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What to Do When Worship Feels Stale

What to Do When Worship Feels Stale

“I’ll stand with arms high and heart abandoned,” you sing along with the worship leader. You try to stir yourself up to worship, closing your eyes and maybe even lifting your hands, but to be honest, you’re just not feeling it.

For many of us, worship is one of the key elements in our relationship and response to God. The majority of our church services have times of corporate sung worship, our music collections are saturated with worship albums, and people often know Bible verses not from reading the Scripture but from singing the words. This is, of course, a good thing. Worship is from God, and it is right that we offer songs of praise to Him.

However, with worship playing such a big role in shaping our faith, what happens in those times when we don’t feel like worshiping? What happens when you desperately try to engage with worship but nothing seems to happen? When there is no connection, no response, no affirmation that your worship is going somewhere?

Here are five small steps to help you reengage with worship and meet with God afresh.

1. Remember That Worship Isn’t About How You Feel.

The Westminster Catechism puts it perfectly: “Man’s chief aim is to glorify God.” At the end of the day, worship isn’t about how we feel. There is no doubt that worship does provoke an emotional response in us, and that is a good thing. We can find ourselves overwhelmed at the love of the Savior, comforted in times of need or reassured when the path seems dark.

But these responses are not the purpose of worship. The reason we worship is to give God the glory and honor He deserves. We love because He first loved us, and we worship because He deserves the praise.

The minute we start to enter into worship with our own agendas and our own wish lists is the minute we begin to miss the point. We lift our voices to God in recognition of who He is. Often God blesses us by responding to us and meeting with us in that place—but that is never the primary reason. If you’re struggling to engage in worship, remember why you are doing it.

2. Try Different Styles of Worship.

Worship has become a bit of a buzzword in the Church and has come to signify musical response—and that does form a big part of it. But worship doesn’t only come with a guitar and stage lights.

If you are finding that you aren’t engaging with your regular pattern of worship, try something different. Listen to some older songs or songs from a completely different genre. Try worshiping in a completely different way—through art, dance, writing or whatever you enjoy.

Don’t be afraid to step out of your comfort zone. David danced naked before the Lord—and while that’s not necessarily the most appropriate model to follow, his reckless abandon to worship his God is a powerful challenge to us to lose our inhibitions and worship in whatever way we feel led.

3. Don’t Be Afraid to Stand in it and Let it Surround You.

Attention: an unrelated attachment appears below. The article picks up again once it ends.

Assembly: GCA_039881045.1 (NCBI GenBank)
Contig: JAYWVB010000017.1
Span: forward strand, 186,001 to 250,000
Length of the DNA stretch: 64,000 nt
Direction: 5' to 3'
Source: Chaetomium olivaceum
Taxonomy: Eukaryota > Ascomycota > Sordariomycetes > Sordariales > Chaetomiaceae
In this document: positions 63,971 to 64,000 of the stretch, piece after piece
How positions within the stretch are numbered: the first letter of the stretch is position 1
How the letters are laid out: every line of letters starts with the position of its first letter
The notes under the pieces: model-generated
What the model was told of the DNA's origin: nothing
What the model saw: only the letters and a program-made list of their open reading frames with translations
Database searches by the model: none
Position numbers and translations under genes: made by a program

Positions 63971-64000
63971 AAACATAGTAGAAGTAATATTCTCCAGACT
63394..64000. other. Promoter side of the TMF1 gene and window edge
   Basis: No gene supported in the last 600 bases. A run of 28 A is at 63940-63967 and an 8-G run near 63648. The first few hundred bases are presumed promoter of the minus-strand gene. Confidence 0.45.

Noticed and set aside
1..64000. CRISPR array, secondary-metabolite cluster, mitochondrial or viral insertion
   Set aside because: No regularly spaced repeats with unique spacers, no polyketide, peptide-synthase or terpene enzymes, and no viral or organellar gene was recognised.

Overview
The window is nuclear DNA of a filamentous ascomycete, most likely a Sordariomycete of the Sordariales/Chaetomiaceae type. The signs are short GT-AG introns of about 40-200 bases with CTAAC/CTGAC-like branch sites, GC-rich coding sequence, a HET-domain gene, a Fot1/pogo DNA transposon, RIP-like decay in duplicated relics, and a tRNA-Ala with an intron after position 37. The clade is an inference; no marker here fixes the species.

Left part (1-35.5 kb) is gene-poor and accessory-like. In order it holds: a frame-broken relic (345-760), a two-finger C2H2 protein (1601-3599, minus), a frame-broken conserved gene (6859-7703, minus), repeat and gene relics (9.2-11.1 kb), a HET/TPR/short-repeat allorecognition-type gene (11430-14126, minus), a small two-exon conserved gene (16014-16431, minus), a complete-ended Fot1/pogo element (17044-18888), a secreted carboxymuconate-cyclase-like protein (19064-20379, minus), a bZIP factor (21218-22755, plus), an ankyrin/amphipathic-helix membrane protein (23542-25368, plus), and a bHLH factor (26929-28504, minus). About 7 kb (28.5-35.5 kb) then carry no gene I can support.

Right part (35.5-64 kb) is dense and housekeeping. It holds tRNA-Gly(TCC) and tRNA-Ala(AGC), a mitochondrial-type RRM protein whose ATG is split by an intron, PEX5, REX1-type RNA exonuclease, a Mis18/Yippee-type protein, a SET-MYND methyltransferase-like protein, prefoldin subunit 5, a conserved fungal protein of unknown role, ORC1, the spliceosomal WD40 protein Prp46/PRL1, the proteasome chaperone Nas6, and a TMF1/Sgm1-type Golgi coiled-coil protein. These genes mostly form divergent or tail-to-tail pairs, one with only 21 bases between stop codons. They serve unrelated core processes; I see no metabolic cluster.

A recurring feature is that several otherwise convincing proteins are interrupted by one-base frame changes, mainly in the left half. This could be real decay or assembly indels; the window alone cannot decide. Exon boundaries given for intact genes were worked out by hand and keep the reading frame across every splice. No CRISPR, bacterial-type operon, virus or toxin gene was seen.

One of the most beautiful aspects of congregational worship is that it lifts many voices up in one song to one Savior. Communities gather together to proclaim the same truths about God and push into His presence together.

But there is no rule that says you have to be singing all the words to be worshiping. Sometimes, just resting and abiding in the moment is just as (if not more) powerful. Standing in the middle of a sea of voices praising God can be incredibly moving and poignant. Sometimes with worship, less is more—don’t be afraid to take a step back to listen.

4. Find a Rhythm of Worship That Goes Through Your Week.

One of the big downsides of the way the modern church culture has developed is the way worship has become associated with Sundays only. Worship gets slotted in at the beginning and end of our services. We schedule it in for specific times.

But worship is something that should be weaved into everything we do in our lives. Each part of our day should be soaked in worship. That doesn’t mean we’re spending our days singing, but that everything we do is done against a backdrop of wanting to glorify God.

Matt Redman, when asked recently in the latest print edition of RELEVANT what he would say to people who don’t feel the joy of worship, put it beautifully: “You can’t breathe out till you’ve breathed in.” Breathe in God’s love regularly. Pray. Spend time in His presence. Then breathe out through worship.

5. Do it Anyway.

Sometimes, nothing beats crying out in worship when you feel least like doing it. There’s power in persistence and perseverance, and God recognizes when we are worshiping despite our desire not to.

God’s love is the same no matter how we feel, and our response to Him doesn’t depend on our emotional engagement. God is love, God is good—and those are permanent truths. Proclaiming those things can help us to worship when we don’t feel like it, and bring us back to a place of thanksgiving and wonder at the vast love God has for us.

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